The exhibition including 191 works will be interesting for everyone who likes art and photography.
All the 191 works were chosen from the famous Sir Elton John’s private collection of photographs. The exhibition shows the talents, the topics, and the quality standards of the great specialists in modernist photography.
The event will show everyone how the pioneers in the new era of photography opened a whole new view on portraits, landscapes, and all other things that can be photographed. Another reason to visit the event is the quality of printing these photo have, which is excellent. This is one of the best things in the world that money can buy.
For example, here is the Edward Steichen’s 1924 photograph of the actress Gloria Swanson. Her cat-like face is obscured by a layer of lace, overlaid on the picture. The pin-sharp quality of the black lace over her black turban — phenomenally difficult to achieve — is astonishing. Or André Kertész’s tiny first contact print of his Underwater Swimmer, a 1917 photograph of his brother, swimming at full stretch across a pool in Hungary. As an example of the modernist obsession with capturing refracted light and movement it is glorious, but it’s also so clear that you can pick out the stripes on his (also tiny) swimming trunks.
As Sir Elton points out in the charming audioguide he has recorded for the show, it’s also a homoerotic image, seen through certain eyes. His commentary is worth a listen, because it gives a personal view that you can’t get from a curator (though there’s that too, also illuminating). His view is important — the singer is a serious collector, but he’s also a guy who lives with and loves his pictures. A couple of walls here are laid out as they are at his house in Atlanta, and the frames — “quite flamboyant” as he accurately describes them — are a refreshing change from boring black.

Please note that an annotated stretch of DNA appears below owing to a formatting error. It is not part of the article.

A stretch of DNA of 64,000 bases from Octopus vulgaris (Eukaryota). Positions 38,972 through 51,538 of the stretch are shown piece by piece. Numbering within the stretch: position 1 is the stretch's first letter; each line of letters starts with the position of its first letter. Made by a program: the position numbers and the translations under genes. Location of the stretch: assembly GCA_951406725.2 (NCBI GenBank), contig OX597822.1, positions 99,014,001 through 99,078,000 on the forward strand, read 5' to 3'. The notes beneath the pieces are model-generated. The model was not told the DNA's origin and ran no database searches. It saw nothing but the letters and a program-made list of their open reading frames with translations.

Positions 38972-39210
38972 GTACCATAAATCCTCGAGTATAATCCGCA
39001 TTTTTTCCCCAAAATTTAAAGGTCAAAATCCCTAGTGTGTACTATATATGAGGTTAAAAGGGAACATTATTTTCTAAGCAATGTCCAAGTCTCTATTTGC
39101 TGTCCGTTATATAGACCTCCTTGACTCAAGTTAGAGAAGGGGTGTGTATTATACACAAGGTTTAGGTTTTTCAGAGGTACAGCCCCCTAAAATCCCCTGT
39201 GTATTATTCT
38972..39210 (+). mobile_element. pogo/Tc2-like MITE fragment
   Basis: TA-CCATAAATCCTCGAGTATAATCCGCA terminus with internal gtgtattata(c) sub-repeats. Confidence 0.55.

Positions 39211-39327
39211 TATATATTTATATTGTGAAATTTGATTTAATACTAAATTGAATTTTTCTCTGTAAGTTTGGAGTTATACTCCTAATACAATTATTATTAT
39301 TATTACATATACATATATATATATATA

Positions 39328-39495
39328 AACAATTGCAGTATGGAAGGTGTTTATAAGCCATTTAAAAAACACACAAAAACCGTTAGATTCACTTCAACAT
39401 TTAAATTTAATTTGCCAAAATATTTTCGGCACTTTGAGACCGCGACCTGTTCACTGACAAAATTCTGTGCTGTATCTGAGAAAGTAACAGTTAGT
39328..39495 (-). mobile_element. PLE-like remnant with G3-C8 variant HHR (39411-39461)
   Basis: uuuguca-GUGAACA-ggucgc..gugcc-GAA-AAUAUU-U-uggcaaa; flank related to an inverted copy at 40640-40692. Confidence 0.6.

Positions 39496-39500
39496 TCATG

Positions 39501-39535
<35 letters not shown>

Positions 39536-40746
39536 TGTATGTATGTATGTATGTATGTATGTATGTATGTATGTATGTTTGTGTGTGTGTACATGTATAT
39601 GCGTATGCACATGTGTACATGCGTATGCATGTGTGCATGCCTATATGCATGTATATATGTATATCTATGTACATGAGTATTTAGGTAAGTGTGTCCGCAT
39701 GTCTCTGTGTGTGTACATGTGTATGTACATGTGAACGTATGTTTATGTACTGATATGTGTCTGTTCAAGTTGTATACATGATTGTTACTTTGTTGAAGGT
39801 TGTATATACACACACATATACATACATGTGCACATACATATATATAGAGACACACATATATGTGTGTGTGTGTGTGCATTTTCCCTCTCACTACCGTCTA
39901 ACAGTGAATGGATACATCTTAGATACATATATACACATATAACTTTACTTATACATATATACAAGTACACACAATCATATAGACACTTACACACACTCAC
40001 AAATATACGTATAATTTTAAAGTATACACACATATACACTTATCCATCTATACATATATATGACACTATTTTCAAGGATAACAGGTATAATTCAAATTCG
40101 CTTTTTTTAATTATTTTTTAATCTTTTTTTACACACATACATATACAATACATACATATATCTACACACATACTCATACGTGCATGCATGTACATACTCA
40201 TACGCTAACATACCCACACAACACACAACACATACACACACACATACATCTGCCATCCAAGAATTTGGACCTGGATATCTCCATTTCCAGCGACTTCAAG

The singer has one of the world’s best private collections of Man Ray, and here we see the artist’s Noire et Blanche diptych shown together — a rare treat. He also has a lot of Irving Penn, and there’s a choice group of the American’s corner portraits: the jazz musician Duke Ellington looks the most reserved of a bunch that includes Gypsy Rose Lee, Salvador Dalí and Noël Coward. There is hard-hitting documentary — Dorothea Lange and Walker Evans’s images for the Farm Security Administration are as shocking as they must have been in 1936. Next to Lange’s famous Migrant Mother hangs another shot of a girl, dirty, suspicious and scrawny with hunger. The title: The Damage is Already Done.
There’s also playful experiment — the original airbrushed print of Herbert Bayer’s Humanly Impossible (self-portrait), in which a section of his arm has become detached, or Edward Weston’s nude, ingeniously reduced to a collection of perfect limbs. For anyone who even vaguely likes photography, this is a must-see show.
Tate Modern, from November 10 to May 7